Now I’ve chosen to work as a mindfulness teacher, going out to organisations and venues, and this has certain challenges. Each time I approach a place to teach I notice the fear of being with people again and the desire to run away. The root of it is a fear that I will be inadequate in some way, that I will fail. I know from experience now that once I am in and teaching this limiting belief that I will fail falls away. In it’s place is a feeling of joy, ease and competence. But I have to walk through this invisible barrier to get to that experience.

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When I think of going out to teach what I feel is not a confidence that I will be competent and at ease, but a fear of failure. This is important, for as one of the speakers at yesterdays event said, the brain’s job is to keep us safe and out of danger. If there is a belief that going out into the world is dangerous, that I risk failure and ridicule then what is the brain going to do? It is not going to engage with imaginative ways to promote my services and put me in front of audiences, instead it will procrastinate, delay and practice avoidance strategies to ensure I get no effective work done. As one teacher put it, the brain is a “don’t get killed mechanism”, that’s its job. It is not a face your fear and learn from it mechanism. If there was knowledge that a sabre tooth tiger lived in a certain area the ancient human’s brain did not think “it will help me in my personal growth to face this fear and go to where the tiger is”. Instead the brain would find all means of taking you away from where the tiger was.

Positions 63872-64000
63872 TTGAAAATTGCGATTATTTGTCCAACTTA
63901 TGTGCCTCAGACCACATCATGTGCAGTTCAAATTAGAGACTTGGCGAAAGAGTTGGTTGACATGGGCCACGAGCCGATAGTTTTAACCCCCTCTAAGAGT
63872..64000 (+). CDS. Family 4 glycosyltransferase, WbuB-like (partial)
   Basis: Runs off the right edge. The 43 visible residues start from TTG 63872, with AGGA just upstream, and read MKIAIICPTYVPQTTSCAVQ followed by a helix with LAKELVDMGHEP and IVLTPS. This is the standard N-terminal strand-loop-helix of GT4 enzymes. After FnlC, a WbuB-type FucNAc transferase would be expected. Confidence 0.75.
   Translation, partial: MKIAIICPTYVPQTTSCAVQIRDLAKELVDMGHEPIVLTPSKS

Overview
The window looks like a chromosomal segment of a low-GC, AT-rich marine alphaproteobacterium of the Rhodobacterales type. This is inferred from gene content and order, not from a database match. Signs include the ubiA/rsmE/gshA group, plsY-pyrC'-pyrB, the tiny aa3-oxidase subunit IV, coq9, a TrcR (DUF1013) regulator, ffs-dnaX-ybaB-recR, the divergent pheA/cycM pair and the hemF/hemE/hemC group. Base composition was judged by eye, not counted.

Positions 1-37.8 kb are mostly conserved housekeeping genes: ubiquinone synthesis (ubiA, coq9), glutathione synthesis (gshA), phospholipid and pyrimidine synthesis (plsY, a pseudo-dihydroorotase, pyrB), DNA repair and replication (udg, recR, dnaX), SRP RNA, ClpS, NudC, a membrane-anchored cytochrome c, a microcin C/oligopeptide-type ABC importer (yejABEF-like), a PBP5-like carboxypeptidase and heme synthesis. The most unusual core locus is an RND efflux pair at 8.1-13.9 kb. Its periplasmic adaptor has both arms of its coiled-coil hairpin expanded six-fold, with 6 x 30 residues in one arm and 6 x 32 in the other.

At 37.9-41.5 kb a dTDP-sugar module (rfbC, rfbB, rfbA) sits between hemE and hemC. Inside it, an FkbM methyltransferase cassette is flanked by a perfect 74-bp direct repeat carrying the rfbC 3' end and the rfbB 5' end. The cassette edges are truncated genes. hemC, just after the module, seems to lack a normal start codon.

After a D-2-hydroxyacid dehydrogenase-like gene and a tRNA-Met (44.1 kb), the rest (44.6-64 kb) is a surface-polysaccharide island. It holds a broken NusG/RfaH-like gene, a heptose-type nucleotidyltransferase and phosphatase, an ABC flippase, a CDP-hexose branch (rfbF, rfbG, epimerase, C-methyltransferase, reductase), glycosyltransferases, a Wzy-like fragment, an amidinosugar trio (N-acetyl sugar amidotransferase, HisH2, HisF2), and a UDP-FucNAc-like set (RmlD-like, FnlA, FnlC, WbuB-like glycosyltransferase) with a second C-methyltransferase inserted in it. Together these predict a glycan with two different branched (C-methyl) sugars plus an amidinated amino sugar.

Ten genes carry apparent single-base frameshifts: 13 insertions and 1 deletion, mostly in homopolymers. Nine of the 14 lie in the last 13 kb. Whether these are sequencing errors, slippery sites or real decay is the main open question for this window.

Now we live with psychological fears as much as real threats. But the brain works in the same way. Going to a networking event = danger. Socialising = fear. Appropriate action = withdraw from these interactions. Even after 12 years of going to the Friday 5 Rhythms dance group, I have to make myself go. The thought of going fills me with dread. But I know once I am there and start moving I will feel amazing. | have to tell my self it will be OK, and remind myself how good I’ve felt after other sessions. Mainly I just have to put on my coat and go out, telling myself to go rather than listen to the urge to stay safely withdrawn at home.